Although the United Kingdom is a sovereign country, Scotland and Northern Ireland are widely referred to as countries. The UK Prime Minister's website has used the phrase "countries within a country" to describe the United Kingdom; some statistical summaries, such as those for the twelve NUTS 1 regions of the United Kingdom refer to Scotland and Northern Ireland as "regions". Northern Ireland is referred to as a "province". With regard to Northern Ireland, the descriptive name used "can be controversial, with the choice revealing one's political preferences"; the term "Great Britain" conventionally refers to the island of Great Britain, or politically to England and Wales in combination. However, it is sometimes used as a loose synonym for the United Kingdom as a whole; the term "Britain" is used both as a synonym for Great Britain, as a synonym for the United Kingdom. Usage is mixed, with the BBC preferring to use Britain as shorthand only for Great Britain and the UK Government, while accepting that both terms refer to the United K
Iceland is a Nordic island country in the North Atlantic, with a population of 348,580 and an area of 103,000 km2, making it the most sparsely populated country in Europe. The capital and largest city is Reykjavík, with Reykjavík and the surrounding areas in the southwest of the country being home to over two-thirds of the population. Iceland is geologically active; the interior consists of a plateau characterised by sand and lava fields and glaciers, many glacial rivers flow to the sea through the lowlands. Iceland is warmed by the Gulf Stream and has a temperate climate, despite a high latitude just outside the Arctic Circle, its high latitude and marine influence keep summers chilly, with most of the archipelago having a tundra climate. According to the ancient manuscript Landnámabók, the settlement of Iceland began in 874 AD when the Norwegian chieftain Ingólfr Arnarson became the first permanent settler on the island. In the following centuries, to a lesser extent other Scandinavians, emigrated to Iceland, bringing with them thralls of Gaelic origin.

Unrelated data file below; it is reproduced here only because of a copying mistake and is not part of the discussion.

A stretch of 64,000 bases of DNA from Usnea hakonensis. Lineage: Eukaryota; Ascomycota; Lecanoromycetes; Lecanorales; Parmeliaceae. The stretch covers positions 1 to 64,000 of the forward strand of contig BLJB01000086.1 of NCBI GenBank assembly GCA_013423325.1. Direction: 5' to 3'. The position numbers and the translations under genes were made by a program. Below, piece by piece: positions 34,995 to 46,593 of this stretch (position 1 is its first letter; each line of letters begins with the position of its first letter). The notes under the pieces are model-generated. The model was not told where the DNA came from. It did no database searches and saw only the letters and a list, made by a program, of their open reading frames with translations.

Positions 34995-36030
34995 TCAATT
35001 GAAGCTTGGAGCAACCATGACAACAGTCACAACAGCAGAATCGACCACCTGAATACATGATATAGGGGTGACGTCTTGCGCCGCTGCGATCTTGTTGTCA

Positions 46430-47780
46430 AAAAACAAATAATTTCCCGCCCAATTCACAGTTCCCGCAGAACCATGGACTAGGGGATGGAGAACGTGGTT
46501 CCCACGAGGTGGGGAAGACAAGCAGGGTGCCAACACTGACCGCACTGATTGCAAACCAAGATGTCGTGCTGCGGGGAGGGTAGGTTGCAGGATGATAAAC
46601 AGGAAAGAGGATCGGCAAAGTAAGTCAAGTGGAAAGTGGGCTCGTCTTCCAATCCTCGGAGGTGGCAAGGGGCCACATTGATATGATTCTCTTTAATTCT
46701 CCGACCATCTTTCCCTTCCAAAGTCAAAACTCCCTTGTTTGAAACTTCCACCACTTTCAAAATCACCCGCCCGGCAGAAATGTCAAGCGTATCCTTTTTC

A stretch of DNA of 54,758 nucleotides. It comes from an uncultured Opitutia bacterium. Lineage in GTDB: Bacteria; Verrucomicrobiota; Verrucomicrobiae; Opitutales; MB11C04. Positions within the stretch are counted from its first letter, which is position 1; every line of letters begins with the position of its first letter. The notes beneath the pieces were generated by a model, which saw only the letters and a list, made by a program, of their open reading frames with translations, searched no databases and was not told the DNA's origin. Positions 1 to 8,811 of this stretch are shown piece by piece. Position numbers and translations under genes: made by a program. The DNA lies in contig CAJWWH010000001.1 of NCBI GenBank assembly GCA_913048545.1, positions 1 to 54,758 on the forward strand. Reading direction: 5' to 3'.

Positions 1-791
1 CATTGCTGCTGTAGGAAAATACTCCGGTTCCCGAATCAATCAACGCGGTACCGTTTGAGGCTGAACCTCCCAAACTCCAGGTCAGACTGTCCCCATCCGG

The island was governed as an independent commonwealth under the Althing, one of the world's oldest functioning legislative assemblies. Following a period of civil strife, Iceland acceded to Norwegian rule in the 13th century; the establishment of the Kalmar Union in 1397 united the kingdoms of Norway and Sweden. Iceland thus followed Norway's integration into that union, coming under Danish rule after Sweden's secession from the union in 1523. Although the Danish kingdom introduced Lutheranism forcefully in 1550, Iceland remained a distant semi-colonial territory in which Danish institutions and infrastructures were conspicuous by their absence. In the wake of the French Revolution and the Napoleonic Wars, Iceland's struggle for independence took form and culminated in independence in 1918 and the founding of a republic in 1944; until the 20th century, Iceland relied on subsistence fishing and agriculture. Industrialisation of the fisheries and Marshall Plan aid following World War II brought prosperity and Iceland became one of the wealthiest and most developed nations in the world.